Ghostrunner 2 Preview – Bringing a Bike to a Gun Fight

The first-person action parkour sub-genre of games is a small but great one. It features the likes of EA’s Mirror’s Edge series, Respawn Entertainment’s Titanfall franchise, and One More Level’s Ghostrunner – one of my fav orite games. I first played this game two years after its 2020 release, in the summer of July 2022, jobless and depressed. It felt good to exist in a world where capitalistic business executives make inhumane decisions about the last of humanity living in their Dharma Tower, except instead of suffering under their thumb, I, or rather, protagonist Ghostrunner, took a katana straight to the top to bring it all down. The game concludes with humanity free and Ghostrunner liberated from the A.I.-powered Cybervoid trappings under a new name: Jack.

I played a roughly 30-minute vertical slice of Ghostrunner 2, the upcoming sequel hitting current-gen consoles and PC later this month, and came away impressed. This demo didn’t consist of much – short tutorial sequences, a few enemy-filled arenas to parkour destructively through, and a finale I’ll get to shortly. But this demo was also precisely what I needed: confirmation that Ghostrunner 2 is, in fact, more of this excellent world One More Level crafted three years ago.

It’s Good to be Jack

Immediately, Ghostrunner 2 just feels right. It’s fast as hell, jaw-droppingly gorgeous with neon-lit rain turning the glass of skyscrapers into cyberpunk watercolor canvases, and incredibly tactile. Core to the entire experience of Ghostrunner 2, though, is its parkour. It feels just as good as Ghostrunner, perhaps even better, but features some tweaks studio head and CEO Szymon Bryła describes as an evolution of the series’ formula, not a revolution.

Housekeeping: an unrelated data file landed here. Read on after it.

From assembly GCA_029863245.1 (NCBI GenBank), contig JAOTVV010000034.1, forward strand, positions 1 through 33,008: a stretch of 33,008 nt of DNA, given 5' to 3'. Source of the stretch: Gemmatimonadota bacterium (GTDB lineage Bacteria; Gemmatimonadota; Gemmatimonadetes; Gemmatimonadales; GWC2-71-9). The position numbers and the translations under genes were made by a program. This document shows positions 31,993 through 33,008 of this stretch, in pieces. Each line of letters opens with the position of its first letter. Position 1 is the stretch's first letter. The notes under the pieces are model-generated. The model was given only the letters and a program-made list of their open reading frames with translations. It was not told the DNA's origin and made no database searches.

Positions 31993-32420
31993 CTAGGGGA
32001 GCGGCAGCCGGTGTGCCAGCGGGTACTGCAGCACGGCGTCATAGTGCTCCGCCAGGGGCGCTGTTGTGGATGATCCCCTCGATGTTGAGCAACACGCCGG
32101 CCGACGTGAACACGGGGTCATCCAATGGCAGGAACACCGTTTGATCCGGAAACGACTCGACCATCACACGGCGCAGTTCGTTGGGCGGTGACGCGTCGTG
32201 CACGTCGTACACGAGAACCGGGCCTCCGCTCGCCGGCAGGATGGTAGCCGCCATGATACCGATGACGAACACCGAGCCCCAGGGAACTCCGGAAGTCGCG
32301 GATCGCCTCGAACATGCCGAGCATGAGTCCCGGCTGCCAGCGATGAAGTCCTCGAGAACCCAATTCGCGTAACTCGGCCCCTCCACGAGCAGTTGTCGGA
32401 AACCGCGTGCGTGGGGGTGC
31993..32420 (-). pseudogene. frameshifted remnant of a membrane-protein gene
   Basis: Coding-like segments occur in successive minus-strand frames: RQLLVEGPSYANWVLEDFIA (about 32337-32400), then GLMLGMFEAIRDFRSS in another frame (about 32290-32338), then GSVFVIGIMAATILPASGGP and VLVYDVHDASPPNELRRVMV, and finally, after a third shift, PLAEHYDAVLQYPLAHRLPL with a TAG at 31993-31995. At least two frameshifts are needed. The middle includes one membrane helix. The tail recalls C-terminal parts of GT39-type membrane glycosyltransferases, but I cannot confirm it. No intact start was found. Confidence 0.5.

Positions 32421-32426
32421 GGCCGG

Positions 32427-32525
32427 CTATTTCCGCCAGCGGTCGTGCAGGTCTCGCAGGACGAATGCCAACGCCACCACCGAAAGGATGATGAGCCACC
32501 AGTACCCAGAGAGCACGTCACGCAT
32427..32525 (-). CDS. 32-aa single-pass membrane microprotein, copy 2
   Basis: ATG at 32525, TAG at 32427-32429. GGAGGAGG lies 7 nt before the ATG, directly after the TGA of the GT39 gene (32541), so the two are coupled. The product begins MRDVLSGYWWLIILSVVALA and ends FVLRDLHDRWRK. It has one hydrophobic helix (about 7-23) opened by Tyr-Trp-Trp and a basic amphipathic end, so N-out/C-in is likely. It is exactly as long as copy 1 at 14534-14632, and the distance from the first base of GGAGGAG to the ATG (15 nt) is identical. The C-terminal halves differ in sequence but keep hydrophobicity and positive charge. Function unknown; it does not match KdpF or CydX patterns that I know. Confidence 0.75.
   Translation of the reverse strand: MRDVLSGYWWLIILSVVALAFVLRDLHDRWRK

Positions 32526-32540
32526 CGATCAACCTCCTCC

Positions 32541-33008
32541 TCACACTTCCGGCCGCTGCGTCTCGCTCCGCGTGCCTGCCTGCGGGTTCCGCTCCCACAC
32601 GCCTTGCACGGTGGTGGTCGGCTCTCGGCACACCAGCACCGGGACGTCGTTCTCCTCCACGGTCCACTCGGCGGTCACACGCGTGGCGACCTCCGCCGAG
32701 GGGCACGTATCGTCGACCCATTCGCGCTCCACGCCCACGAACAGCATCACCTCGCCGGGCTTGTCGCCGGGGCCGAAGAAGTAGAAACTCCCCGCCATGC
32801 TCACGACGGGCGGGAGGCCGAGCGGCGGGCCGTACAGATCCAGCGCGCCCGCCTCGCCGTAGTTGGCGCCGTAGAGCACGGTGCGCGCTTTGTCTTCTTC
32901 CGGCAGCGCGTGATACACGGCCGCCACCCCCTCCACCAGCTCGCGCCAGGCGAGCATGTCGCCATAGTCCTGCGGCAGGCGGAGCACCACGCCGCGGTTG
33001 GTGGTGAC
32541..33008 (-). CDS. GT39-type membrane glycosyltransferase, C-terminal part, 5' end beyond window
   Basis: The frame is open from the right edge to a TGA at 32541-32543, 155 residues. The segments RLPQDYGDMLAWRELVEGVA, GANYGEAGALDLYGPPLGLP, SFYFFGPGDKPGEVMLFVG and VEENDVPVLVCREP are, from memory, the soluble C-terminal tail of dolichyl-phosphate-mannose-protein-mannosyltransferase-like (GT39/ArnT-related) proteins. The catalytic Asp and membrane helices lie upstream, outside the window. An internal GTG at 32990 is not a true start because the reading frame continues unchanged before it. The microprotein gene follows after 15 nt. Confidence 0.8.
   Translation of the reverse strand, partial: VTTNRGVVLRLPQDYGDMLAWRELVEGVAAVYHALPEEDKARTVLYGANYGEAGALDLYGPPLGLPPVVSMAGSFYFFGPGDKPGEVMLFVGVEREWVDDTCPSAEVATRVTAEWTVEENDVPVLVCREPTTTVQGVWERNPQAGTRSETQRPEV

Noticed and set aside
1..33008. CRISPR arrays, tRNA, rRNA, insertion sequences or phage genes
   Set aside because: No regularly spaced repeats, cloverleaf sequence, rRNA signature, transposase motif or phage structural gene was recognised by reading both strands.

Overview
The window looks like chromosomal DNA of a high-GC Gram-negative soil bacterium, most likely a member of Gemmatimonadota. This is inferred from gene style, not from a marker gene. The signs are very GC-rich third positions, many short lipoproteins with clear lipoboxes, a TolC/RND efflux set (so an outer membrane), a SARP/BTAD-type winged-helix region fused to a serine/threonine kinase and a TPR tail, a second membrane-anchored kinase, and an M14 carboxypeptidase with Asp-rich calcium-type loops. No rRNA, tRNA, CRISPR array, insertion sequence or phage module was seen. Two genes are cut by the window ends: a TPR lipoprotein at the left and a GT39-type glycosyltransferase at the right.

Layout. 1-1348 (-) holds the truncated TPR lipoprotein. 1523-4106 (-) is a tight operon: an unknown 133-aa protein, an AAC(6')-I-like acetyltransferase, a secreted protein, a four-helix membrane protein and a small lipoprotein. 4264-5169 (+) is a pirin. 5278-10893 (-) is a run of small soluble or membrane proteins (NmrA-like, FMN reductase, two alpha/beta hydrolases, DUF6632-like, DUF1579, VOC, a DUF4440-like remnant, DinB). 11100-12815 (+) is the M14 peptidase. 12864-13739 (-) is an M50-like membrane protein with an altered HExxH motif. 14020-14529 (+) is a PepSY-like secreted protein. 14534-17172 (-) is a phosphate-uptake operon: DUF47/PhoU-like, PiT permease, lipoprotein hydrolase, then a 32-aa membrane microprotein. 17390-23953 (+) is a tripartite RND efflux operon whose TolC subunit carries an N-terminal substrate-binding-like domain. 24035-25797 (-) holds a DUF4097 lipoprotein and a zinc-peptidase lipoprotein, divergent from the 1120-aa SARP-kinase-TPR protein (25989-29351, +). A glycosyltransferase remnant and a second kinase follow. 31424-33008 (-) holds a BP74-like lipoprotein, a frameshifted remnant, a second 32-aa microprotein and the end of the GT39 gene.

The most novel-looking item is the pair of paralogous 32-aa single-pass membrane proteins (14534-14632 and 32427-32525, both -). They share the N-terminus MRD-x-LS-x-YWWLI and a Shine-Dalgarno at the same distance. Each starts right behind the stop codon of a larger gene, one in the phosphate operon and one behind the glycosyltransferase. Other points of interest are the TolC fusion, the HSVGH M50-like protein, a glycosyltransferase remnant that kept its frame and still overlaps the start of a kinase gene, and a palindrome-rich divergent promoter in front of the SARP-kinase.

“You will see that [evolution] on each layer, in gameplay, visuals, the combat system, and many others,” he tells me.

Gameplay director Radosław Ratus znik says the team knew it couldn’t swap out Jack’s parkour skill set with something new, instead opting to improve on what’s already there. “The player playing the first game feels at home playing the second Ghostrunner, but for the newcomers and the people who like to experiment with their playstyle, there are new ways to play,” Ratusznik says.

One of the biggest and most immediately impactful changes is the new blocking mechanic. You can deflect bullets in the first Ghostrunner, but only after unlocking the specific ability, and even then, you have to time the ability’s use with the bullet’s contact to do so. Ghostrunner 2 features bullet-blocking, activated by holding down a button. It features a gauge, which prevents you from blocking forever, but it’s enough time to get a feel for what’s happening in the otherwise lightning-fast combat playing out around you.

Ratusznik says blocking works really well for players who struggled in the first game. But it’s optional – veteran Ghostrunner players can stick to the in-and-out-style of combat required in the first game. I integrate the block easily into my playstyle, using it to cover Jack from an onslaught of machine gun fire while scoping out other enemies I can take out with a hop, dash, slash, and a couple of shuriken throws. What I like most is blocking feels optional, even in the puzzle-like combat arenas.